The character of how indicators facilitate ATP can be either active or passive. An active ATP indicator is one which can directly promote or prompt an ATP structure. Often, it is the active indicators that are the main source of the tax benefit offered by an ATP structure. By contrast, a passive ATP indicator is one which does not by itself promote or prompt any ATP structure, but which is necessary in order not to hinder or block an ATP structure. A third category, the lack of anti-abuse ATP indicators, represents the lack of rules aimed at counteracting the avoidance of tax.
Based on the discussion and definitions above, the study distinguishes between these three categories of indicators. Additionally, the absence of some anti-abuse and passive ATP indicators can combine with others into sets which are capable of facilitating the same or similar types of ATP structure.
It should be understood that no value judgement is intended by the nomenclature used in this study. Member State tax rules found to be ATP indicators for the purpose of the Study may well pursue perfectly valid objectives. A final judgement of such rules would require a detailed analysis of their actual design and application that takes into account to what extent the rules are safeguarded, e.g. through anti-abuse provisions. Such detailed analysis has been outside the scope of the Study.
Member State assessments
Using as its basis the list of ATP indicators, a questionnaire was designed for the purpose of factual primary data collection. The questionnaire was completed by individual national tax experts (NTEs) who provided up-to-date information on the tax system of each of the 28 Member States by reference to the ATP indicators. Questionnaires filled in by NTEs were sent for comments to the representatives of each Member State.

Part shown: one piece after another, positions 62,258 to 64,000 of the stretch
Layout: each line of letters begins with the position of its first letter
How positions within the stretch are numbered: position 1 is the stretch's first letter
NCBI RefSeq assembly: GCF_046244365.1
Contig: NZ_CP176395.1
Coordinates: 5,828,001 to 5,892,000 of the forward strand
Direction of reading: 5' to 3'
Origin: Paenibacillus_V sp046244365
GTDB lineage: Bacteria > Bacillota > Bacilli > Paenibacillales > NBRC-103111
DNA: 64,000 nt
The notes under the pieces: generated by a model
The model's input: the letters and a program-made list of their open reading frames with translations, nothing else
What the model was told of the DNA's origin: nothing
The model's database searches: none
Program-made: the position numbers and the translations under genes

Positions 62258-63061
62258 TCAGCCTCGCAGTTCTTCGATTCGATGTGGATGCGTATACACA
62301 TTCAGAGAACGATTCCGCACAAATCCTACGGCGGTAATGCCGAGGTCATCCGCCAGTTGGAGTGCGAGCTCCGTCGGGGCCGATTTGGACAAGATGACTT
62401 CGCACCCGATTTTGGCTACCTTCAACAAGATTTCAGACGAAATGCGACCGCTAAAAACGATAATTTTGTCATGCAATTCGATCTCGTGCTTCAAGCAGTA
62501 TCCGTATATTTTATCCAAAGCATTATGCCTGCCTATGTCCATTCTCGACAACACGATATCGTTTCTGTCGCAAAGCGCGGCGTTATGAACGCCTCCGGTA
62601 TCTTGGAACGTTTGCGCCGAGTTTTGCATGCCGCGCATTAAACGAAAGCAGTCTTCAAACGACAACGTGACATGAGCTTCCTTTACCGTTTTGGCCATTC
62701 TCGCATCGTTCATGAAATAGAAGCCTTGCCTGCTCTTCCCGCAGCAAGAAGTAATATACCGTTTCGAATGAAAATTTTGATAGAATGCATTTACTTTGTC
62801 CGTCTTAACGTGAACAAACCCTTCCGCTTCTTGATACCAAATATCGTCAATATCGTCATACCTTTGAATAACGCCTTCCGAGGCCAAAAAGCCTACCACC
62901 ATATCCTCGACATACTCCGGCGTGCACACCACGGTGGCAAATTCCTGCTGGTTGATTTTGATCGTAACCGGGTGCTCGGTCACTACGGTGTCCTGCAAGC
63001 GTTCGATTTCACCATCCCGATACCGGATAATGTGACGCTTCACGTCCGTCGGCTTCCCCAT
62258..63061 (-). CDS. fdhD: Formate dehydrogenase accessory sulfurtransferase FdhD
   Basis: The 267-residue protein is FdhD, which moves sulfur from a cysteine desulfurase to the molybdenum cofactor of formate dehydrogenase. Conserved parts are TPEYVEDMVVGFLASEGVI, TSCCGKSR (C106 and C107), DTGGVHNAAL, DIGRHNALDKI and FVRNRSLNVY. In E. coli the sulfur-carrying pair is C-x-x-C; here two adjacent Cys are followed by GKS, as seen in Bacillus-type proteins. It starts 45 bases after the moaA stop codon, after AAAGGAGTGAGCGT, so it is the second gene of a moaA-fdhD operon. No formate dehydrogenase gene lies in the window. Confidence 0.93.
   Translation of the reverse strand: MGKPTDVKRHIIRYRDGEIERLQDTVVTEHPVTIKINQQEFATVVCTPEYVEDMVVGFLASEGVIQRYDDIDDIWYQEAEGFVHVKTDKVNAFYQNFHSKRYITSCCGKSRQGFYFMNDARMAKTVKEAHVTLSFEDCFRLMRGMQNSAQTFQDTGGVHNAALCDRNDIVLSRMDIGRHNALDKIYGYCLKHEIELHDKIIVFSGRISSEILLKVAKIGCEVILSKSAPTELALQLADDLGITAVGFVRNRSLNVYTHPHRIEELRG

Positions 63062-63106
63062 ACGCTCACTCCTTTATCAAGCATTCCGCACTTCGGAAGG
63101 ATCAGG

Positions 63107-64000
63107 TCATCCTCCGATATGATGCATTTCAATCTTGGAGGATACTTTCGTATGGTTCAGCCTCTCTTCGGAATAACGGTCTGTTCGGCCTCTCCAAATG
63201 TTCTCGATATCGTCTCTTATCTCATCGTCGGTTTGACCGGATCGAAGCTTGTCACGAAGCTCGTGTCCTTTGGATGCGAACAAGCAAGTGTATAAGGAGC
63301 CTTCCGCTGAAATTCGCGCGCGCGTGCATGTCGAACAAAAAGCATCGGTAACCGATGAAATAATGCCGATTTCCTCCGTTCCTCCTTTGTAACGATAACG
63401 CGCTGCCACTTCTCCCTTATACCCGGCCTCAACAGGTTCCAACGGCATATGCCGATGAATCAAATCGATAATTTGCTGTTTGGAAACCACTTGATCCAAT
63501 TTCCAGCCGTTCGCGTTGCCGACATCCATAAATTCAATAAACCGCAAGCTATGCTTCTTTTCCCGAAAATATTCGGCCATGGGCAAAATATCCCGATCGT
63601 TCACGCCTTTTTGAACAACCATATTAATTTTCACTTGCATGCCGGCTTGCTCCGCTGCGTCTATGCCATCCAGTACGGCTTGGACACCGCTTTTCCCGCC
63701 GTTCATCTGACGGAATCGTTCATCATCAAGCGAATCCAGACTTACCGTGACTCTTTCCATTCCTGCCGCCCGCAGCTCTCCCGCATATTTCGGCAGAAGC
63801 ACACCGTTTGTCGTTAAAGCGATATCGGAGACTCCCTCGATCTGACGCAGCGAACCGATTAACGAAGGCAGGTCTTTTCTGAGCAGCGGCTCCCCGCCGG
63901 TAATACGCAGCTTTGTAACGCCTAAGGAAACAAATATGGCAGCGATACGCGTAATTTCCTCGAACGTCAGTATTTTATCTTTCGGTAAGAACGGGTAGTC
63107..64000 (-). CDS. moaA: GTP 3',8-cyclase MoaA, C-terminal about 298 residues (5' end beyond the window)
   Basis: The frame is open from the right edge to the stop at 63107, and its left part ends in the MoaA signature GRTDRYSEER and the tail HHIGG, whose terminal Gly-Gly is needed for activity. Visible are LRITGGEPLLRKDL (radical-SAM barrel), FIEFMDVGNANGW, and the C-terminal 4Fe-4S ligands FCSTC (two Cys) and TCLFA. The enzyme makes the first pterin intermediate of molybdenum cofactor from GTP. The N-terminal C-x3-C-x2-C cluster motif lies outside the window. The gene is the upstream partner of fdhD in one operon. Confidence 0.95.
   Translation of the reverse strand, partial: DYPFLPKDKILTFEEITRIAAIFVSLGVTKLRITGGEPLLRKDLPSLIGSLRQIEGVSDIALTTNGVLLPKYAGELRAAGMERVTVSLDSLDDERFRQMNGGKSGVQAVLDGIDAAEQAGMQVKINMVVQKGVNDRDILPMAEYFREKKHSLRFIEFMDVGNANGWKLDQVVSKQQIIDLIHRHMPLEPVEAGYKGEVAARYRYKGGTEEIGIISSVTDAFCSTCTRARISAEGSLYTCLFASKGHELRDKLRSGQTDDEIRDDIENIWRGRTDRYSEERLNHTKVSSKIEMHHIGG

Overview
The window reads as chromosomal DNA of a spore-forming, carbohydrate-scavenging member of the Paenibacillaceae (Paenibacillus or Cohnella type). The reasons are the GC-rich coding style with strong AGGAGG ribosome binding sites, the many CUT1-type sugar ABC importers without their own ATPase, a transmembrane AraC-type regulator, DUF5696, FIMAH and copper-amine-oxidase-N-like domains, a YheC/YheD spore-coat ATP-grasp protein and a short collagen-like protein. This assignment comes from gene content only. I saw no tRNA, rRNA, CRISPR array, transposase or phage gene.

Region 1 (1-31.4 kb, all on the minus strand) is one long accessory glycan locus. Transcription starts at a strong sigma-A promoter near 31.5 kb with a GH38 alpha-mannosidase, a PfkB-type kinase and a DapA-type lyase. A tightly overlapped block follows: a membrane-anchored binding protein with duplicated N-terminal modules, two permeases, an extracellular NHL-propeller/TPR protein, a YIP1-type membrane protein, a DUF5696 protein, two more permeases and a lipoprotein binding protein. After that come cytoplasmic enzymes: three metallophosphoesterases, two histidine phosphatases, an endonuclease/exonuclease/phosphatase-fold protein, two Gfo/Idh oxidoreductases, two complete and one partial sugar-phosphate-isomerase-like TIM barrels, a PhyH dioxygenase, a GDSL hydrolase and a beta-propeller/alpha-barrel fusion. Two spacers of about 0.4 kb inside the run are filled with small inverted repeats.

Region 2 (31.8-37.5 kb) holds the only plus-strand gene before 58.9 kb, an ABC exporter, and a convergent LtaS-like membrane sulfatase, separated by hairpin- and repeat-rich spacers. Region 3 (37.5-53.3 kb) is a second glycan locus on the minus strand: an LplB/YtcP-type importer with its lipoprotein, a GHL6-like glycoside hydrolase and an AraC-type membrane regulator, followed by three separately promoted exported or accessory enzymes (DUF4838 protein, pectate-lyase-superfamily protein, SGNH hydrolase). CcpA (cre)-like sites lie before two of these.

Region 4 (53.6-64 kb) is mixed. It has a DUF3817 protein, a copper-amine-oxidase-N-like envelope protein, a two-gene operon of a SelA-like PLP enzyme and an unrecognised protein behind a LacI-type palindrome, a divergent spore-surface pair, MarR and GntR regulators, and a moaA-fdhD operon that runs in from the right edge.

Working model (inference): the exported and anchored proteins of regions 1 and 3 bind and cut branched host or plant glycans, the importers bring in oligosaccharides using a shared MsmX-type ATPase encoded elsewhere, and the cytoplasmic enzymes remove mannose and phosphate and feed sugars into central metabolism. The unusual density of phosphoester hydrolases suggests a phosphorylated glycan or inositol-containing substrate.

The questionnaire responses were analysed centrally in order to assess individual MS positioning by reference to the list of ATP indicators.
The total number of indicators varies widely between Member States, ranging from four to seventeen. Active indicators are found in fifteen Member States, with three Member States having three active indicators. All Member States except two have indicators showing a lack of anti-abuse rules. Finally and not surprisingly, passive indicators are found in all Member States. Most Member States exhibit between three to five passive indicators.
A number of interesting general observations can be derived by comparing the results across the EU Member States.
Subject to further analysis, these observations could imply that scope exists for Member States to tighten their anti-abuse rules in order to counter base erosion by means of financing costs.
All twenty-eight Member States exhibit indicators that fall under the interest cost theme, and twenty-four Member States have at least two indicators within this category that combine into a set. This suggests that base erosion by means of financing costs can occur.
ATP via no or favourable taxation of dividends is also important, even though to a lesser extent. Thirteen Member States show a combined set of indicators in the area of dividends received and dividends paid. This may be taken as an indication that in many Member States, rules to counter ATP based on the tax-free flow-through of dividends are already better-established in this area than in the interest area. In this context, it is noted that at the time of data collection, thirteen Member States did not apply any beneficial-owner test when accepting a claim for a reduction or exemption of withholding tax.
In the area of anti-abuse rules, this study finds that half of Member States – specifically, fourteen – do not have CFC rules. Additionally, with the exception of Denmark, Spain and (partly) Hungary, no Member State has rules to counter the mismatching tax qualification of a local partnership or company by another state (typically the state of the owners).
It is also worth noting that almost all Member States (specifically, twenty-six of them) have been reported to have general or specific anti-avoidance rules which are capable of countering parts of the model ATP structures considered in the Study. However, this should not be taken to represent a ban of ATP structures. It appears that the rules in place can be only partially efficient to prevent these structures.
Finally, the appendix of the study identifies indicators which could prompt ATP structures if they are found in third countries’ corporate income tax systems. Such a list could comprise a basis for joint work between Member States to prevent ATP by companies resident in these jurisdictions.